•                      Low or absent NK-cell activity

•                      Ferritin ≥500 ng/mL

•                      Elevated soluble CD 25 (i.e., soluble IL-2 receptor alpha) ≥2 standard deviations above age-adjusted lab forms.

Table 1: HLH criteria.

Patients should be referred to a hematology or oncology specialist. They can be treated for a trigger condition if stable but can rarely avoid cytotoxic therapy. Treatment regimens include etoposide and steroids. HPS associated with lymphomas are given CHOP (Cyclophosphamide Doxorubicin) [3]. Initial treatment usually includes steroids in most cases. Other regimens include etoposide for secondary HLH and in some cases therapy with hematopoietic cells has been used. Other treatment regimens include plasma exchange, splenectomy, and recombinant human thrombopoeitin (rhTPO) [4, 5]. Intrathecal methotrexate and hydrocortisone are used in case of neurological involvement. Allogeneic hematopoietic stem cell transplant is used when sustained remission cannot be achieved by immunosuppressive drugs.

Our patient was initially treated with steroids and etoposide and, after the diagnosis of lymphoma, with CHOP regimen. In summary, HLH is a very infrequent and life-threatening syndrome that requires the cooperation of multiple specialists for a correct diagnosis and early treatment. This Case Report shows an example of multidisciplinary management (Internal Medicine, Hematology, Pathological Anatomy but also Medical and Surgical Oncology, Intensive Care Unit etc), that is essential for a successful clinical management.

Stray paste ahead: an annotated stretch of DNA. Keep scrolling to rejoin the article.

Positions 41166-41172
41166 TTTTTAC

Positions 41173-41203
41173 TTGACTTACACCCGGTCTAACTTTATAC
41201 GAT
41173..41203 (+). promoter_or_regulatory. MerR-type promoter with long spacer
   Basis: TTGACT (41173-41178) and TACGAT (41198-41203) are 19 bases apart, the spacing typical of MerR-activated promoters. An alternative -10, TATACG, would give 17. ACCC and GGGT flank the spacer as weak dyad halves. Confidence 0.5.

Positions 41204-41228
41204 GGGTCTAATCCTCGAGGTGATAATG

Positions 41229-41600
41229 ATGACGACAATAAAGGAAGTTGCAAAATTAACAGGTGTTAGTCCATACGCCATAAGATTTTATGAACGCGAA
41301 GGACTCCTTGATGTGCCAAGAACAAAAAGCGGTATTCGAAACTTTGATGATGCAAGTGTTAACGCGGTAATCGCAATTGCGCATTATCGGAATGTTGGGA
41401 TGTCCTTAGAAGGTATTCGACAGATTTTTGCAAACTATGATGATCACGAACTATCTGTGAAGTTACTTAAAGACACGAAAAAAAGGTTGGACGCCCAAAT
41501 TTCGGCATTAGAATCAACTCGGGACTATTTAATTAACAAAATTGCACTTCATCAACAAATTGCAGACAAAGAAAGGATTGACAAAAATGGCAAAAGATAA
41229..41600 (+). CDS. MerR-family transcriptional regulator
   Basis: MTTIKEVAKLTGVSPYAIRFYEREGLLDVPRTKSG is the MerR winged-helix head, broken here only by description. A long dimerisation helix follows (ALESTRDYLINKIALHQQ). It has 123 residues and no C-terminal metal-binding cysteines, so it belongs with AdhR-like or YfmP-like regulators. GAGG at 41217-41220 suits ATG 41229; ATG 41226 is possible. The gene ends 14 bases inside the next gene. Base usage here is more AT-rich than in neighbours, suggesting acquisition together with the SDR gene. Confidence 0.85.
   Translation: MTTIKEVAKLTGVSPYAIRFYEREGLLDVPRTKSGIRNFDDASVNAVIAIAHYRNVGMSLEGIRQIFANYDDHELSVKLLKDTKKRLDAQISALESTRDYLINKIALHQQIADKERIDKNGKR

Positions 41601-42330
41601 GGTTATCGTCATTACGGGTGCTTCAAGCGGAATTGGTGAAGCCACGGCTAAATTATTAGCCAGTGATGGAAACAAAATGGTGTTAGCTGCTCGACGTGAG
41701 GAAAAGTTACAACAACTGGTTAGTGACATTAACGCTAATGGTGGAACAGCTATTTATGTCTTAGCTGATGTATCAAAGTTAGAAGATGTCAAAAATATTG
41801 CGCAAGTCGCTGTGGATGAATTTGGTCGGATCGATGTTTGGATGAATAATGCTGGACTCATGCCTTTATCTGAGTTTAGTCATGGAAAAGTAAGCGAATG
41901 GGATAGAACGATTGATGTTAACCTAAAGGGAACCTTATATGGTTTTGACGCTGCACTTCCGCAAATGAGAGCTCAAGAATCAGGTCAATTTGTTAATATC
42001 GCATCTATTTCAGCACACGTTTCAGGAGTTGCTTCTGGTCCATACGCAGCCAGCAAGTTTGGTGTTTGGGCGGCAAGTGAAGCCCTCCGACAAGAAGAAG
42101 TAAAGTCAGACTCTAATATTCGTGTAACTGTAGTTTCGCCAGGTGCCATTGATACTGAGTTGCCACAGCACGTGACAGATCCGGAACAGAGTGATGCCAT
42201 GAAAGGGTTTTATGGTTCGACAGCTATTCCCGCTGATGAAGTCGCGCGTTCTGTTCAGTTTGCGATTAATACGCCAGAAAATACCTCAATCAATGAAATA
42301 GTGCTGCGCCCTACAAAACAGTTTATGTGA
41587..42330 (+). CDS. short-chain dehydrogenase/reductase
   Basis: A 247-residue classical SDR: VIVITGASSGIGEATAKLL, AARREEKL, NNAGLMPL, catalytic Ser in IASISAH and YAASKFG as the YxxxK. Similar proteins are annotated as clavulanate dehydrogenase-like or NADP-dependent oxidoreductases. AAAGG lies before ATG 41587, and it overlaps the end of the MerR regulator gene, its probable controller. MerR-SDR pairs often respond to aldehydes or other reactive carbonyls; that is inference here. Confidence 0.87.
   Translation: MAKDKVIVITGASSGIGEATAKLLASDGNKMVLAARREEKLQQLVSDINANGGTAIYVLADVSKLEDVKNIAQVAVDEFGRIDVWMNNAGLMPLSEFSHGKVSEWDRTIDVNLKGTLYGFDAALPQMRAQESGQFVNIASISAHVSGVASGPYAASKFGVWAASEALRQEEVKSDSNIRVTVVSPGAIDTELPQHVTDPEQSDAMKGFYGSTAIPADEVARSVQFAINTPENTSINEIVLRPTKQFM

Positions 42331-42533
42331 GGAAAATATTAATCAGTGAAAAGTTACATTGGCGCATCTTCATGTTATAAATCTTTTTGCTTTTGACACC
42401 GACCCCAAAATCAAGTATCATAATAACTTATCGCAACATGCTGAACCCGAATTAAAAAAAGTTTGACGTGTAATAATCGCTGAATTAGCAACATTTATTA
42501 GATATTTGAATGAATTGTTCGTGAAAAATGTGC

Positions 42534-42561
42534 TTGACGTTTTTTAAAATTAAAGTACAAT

References

  1. Janka GE, Lehmberg K. Hemophagocytic lymphohistiocytosis: pathogenesis and treatment. Hematology Am Soc Hematol Educ Program (2013): 605-611.
  2. Jaffe R. The histiocytoses.Clin Lab Med 19 (1999): 135-155.
  3. Kleynberg RL, Schiller GJ. Secondary hemophagocytic lymphohistiocytosis in adults: an update on diagnosis and therapy. Clin Adv Hematol Oncol 10 (2012): 726-732.
  4. Hayden A, Park S, Giustini D, et al. Hemophagocytic syndromes (HPSs) including hemophagocytic lymphohistiocytosis (HLH) in adults: A systematic scoping review. Blood Rev 30 (2016): 411-420.
  5. Hayden A, Park S, Giustini D, et al. Hemophagocytic syndromes (HPSs) including hemophagocytic lymphohistiocytosis (HLH) in adults: A systematic scoping review. Blood Rev 30 (2016): 411-420.